From line leader to technology monitor, there is a lot of responsibility your kiddos can take on in your classroom to empower them and help them learn about being part of a community. Start it all off with the job application process — print and post an application template so your students get a choice of their classroom job and have buy-in on the process.
Procedures, Routines, and Expectations
Establishing these has to be done. But don’t sit your students down and speak for hours on end about this. Incorporate it throughout the day. For example, before they go out for lunch, explain the packing up routine and lunch procedure. There is no point bombarding them with all of this in the first hour of the day!
For me, practicing how to get your students’ attention in the classroom and developing whole class rules are musts on the first day! Make it an enjoyable positive experience for them. These cute attention-grabbing cards are printable, and they’re a fun way to get your students’ attention easily! Kids love them too, which is a bonus!
Choose an Active Game
Adjusting to the constraints of the classroom setting can be a challenge after a long vacation. Make the first day of school easier on them — and you — break up the first day with a brain break (or two!).
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Pick an “All About Me Activity”
Perhaps this is a bit predictable, but All About Me Activities deserve a mention. These activities give your students a voice and an opportunity to share information about the things that they love, their interests, and information about their families. Here are a couple of smart picks for younger students that double up as awesome classroom displays for meet the teacher night:
All About Me Number Accordion
The All About Me Numbers Accordion is perfect for younger students as it encourages students to introduce themselves while thinking about numbers. It can be used as a formative assessment to reveal your students’ ability to write their own names and numbers 0-10.
Use this template to create an accordion by following these simple steps:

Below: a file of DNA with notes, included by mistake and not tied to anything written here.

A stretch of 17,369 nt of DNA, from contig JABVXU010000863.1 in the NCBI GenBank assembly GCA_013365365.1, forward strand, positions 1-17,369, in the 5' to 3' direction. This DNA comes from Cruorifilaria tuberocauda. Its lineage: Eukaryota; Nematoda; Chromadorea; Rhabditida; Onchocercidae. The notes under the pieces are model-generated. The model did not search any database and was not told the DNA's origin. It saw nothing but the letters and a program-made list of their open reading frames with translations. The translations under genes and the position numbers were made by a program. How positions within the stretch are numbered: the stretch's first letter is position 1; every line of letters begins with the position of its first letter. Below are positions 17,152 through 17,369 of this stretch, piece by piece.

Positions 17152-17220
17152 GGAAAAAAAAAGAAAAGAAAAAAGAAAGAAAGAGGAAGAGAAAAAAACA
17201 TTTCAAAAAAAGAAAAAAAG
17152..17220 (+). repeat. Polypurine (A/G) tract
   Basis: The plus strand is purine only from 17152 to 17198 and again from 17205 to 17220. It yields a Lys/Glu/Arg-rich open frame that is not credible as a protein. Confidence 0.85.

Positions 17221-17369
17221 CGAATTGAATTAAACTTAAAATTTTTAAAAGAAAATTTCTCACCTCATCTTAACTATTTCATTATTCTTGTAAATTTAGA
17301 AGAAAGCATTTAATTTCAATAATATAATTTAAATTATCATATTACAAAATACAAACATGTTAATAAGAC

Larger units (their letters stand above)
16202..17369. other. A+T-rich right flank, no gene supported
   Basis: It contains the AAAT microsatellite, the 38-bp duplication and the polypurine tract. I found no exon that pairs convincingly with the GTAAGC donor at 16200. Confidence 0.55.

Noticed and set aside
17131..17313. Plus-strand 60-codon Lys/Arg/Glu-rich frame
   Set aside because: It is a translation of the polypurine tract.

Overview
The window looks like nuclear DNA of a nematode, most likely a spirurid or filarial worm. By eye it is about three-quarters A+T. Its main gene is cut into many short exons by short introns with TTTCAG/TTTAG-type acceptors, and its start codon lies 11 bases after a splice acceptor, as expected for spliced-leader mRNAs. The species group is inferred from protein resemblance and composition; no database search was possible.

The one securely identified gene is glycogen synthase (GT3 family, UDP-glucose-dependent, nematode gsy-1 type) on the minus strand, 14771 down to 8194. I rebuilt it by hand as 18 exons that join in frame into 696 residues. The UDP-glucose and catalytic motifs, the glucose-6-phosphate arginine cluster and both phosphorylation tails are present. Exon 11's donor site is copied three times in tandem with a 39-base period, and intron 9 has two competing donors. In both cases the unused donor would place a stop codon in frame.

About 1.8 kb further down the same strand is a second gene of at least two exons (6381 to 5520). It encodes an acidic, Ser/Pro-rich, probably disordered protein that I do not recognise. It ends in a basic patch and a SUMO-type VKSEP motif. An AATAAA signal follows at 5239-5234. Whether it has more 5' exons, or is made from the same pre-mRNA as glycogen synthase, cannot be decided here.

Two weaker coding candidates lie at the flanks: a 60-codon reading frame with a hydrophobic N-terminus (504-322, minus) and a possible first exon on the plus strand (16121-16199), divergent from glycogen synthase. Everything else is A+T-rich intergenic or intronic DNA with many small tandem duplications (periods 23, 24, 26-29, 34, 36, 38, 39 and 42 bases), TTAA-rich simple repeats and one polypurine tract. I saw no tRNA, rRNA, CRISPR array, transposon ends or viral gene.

- Read aloud each incomplete sentence. Explain how to complete each sentence.
- Ask your students to shade the face of the template to look like themselves.
- Cut along the dotted line.
- Fold along the bold lines to create an accordion.
- Display in the classroom by hanging with pegs along a length of a string.
All About Me Pennant
Direct each student to create an All About Me Pennant. Make your first homework assignment fun and easy by asking your students to bring a small photograph of themselves from home.
All About Me Lantern
Use this All About Me Lantern template as a fun ‘getting to know you’ display that helps students identify common interests among their peers. It is a great first week of school activity.
Hang the lanterns around the classroom or place them on students’ desks.
Visual Story of Me
In this A Visual Story of ME Timeline Project, students apply their knowledge of timelines while sharing and celebrating their own life journeys!
You might like to have students include an object that is important to their personal timeline that they can bring in to present with their peers.
Do a Class Name Word Search
Word searches are always fun for kids — and they don’t realize they’re learning. In this case, use our Create Your Own Wordsearch Widget to create a word search of your students’ names so your kiddos can start learning each other’s names!
It’s an independent desk activity that requires minimal teacher instruction, and it will give you a chance to catch your breath on the busy first day of school.
Be smart and choose an activity that is easy for your students to complete independently and without much teacher instruction. With primary students in mind, we have created a Starting School Paper Fortune Teller. This fun template is ideal to use during the first week of school and encourages students to:
- learn how to spell their teacher’s name
- get their clothes ready the night before school
- pack their backpack the night before school
- learn the names of two people in their new class
- read to an adult at home
- introduce themselves to a classmate
- draw a map of their classroom
- show an adult how to hold their pencil